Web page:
Local authorities in Brussels have begun a major push to urge more non-Belgian residents to vote in upcoming municipal elections in October. More than a third of Brussels’ inhabitants are foreigners with voting rights in their local elections. But despite many of them working within the EU institutions at the heart of the Continent’s democracy, Belgium has close to the lowest voter participation rate among EU citizens in Europe. While voting is compulsory for Belgian nationals and over 90 percent go to the polls in local commune elections, the equivalent figure for non-Belgians is under 14 percent overall, and much lower in some communes.
In a blow to electronic-voting critics, Brazil’s Supreme Court has suspended the use of all paper ballots in this year’s elections. The ruling means that only electronic ballot boxes will be used, and there will be no voter-verified paper trail that officials can use to check the accuracy of results. In an 8-2 majority, justices on Wednesday sided with government arguments that the paper trails posed a risk to ballot secrecy, Brazil’s Folha De S.Paulo newspaper reported on Thursday. In so doing, the justices suspended a requirement that 5 percent of Brazil’s ballot boxes this year use paper. That requirement, by Brazil’s Supreme Electoral Court, already represented a major weakening of an election reform bill passed in 2015.
ELN rebels said Monday they will cease military activities around Sunday’s presidential election. “We have decided to decree a new suspension of our military operations from the start of Friday 15 to the end of Tuesday 19,” the ELN announced in a communique on Monday. The armed group had also ceased activities in May during the first round of presidential elections.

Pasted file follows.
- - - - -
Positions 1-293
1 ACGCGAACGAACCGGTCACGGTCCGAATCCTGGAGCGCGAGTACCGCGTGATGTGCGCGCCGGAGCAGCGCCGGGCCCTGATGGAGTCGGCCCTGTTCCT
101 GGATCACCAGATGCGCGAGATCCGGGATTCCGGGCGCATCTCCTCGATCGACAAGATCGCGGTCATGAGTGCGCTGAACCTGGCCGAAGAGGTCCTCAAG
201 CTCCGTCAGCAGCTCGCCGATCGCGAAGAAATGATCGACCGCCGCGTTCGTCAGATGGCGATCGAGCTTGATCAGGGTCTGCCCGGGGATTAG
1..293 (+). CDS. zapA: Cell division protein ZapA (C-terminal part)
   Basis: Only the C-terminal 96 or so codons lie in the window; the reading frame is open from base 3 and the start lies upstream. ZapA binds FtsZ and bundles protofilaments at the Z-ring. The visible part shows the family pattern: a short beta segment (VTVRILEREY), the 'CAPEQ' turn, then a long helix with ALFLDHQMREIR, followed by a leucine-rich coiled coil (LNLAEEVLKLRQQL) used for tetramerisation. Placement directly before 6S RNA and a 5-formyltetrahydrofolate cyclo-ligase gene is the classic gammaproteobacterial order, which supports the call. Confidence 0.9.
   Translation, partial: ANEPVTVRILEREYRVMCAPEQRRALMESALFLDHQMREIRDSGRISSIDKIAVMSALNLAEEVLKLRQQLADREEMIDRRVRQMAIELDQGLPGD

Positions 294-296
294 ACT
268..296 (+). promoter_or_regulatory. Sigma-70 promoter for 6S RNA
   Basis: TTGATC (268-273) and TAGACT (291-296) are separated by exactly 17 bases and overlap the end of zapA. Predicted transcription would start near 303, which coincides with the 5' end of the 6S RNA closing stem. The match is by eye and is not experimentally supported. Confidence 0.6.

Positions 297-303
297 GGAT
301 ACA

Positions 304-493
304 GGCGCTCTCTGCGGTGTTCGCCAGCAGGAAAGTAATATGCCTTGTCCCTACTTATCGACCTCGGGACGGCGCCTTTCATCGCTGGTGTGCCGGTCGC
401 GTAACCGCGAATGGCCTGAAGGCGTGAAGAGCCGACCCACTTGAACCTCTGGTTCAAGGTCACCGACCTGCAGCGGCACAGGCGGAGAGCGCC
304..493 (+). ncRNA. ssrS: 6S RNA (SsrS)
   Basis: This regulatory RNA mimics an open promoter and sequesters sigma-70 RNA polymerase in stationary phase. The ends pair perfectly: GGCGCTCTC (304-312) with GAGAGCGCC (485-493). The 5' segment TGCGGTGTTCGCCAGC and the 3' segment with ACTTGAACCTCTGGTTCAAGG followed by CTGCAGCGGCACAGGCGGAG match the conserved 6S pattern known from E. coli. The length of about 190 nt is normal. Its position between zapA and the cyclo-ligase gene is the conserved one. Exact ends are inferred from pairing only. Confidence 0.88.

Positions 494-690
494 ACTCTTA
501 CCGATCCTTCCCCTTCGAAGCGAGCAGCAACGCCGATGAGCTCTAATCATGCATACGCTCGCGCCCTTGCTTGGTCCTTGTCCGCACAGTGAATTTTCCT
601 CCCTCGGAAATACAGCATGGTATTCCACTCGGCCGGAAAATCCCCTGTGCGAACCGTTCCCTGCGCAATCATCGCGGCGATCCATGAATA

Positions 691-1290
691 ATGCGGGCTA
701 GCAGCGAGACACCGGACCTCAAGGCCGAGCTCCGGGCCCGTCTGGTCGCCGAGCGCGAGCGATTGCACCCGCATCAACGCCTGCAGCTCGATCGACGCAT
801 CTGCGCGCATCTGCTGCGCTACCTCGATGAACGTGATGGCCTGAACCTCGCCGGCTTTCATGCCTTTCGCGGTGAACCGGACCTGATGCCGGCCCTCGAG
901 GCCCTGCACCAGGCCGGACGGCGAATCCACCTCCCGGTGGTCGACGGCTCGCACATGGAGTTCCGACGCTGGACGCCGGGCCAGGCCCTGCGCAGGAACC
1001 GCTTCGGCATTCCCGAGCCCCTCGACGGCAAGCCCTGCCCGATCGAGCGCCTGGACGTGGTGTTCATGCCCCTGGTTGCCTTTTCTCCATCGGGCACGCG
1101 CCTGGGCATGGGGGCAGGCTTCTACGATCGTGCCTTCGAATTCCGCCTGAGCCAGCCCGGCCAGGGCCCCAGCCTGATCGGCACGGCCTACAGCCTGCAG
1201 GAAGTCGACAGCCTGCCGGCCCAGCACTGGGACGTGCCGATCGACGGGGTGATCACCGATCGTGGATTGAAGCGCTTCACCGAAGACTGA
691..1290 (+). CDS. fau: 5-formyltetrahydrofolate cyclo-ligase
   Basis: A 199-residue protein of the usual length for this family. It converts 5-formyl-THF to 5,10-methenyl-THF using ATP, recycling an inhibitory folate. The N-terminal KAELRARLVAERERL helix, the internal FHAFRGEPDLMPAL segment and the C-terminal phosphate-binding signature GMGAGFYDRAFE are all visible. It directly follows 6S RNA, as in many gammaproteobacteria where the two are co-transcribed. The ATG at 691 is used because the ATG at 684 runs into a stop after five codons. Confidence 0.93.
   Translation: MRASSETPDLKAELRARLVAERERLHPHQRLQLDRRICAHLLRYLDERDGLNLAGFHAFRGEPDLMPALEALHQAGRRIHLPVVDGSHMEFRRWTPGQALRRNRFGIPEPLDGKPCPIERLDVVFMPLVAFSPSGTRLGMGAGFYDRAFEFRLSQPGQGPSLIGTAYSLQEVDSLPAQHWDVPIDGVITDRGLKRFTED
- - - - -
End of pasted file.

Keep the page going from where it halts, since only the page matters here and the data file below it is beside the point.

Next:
A fire raged through Baghdad’s largest ballot storage site on Sunday, just days after the Iraqi parliament ordered a recount of May’s election results amid accusations of fraud. Iraqi Prime Minister Haider al-Abadi called the fire “a plot to harm the nation and its democracy.” “We will take all necessary measures and strike with an iron fist all who undermine the security of the nation and its citizens,” Abadi said in a statement. The fire was confined to one of four warehouses in Baghdad’s al-Russafa district, where 60 percent of the capital’s 2 million eligible voters had cast their ballots. The Interior Ministry said no ballot boxes were destroyed in the fire, which engulfed a warehouse containing vote-counting machines and other election equipment.
Fernando Purón had just finished an election debate with his rival congressional candidates in the Mexican border city of Piedras Negras, when a well-wisher asked to join him for a selfie. But as he posed for the photograph outside the auditorium in the border city of Piedras Negras, a bearded gunman stepped up behind the pair and shot Purón in the head. The cold-blooded murder on Friday – captured by a CCTV camera – has cast a harsh light both the stunning levels of violence in Mexico, and the risk taken by those who run for elected office in the country. Purón was the 112th political candidate murdered in Mexico since September 2017, according to Etellekt, a risk analysis consultancy.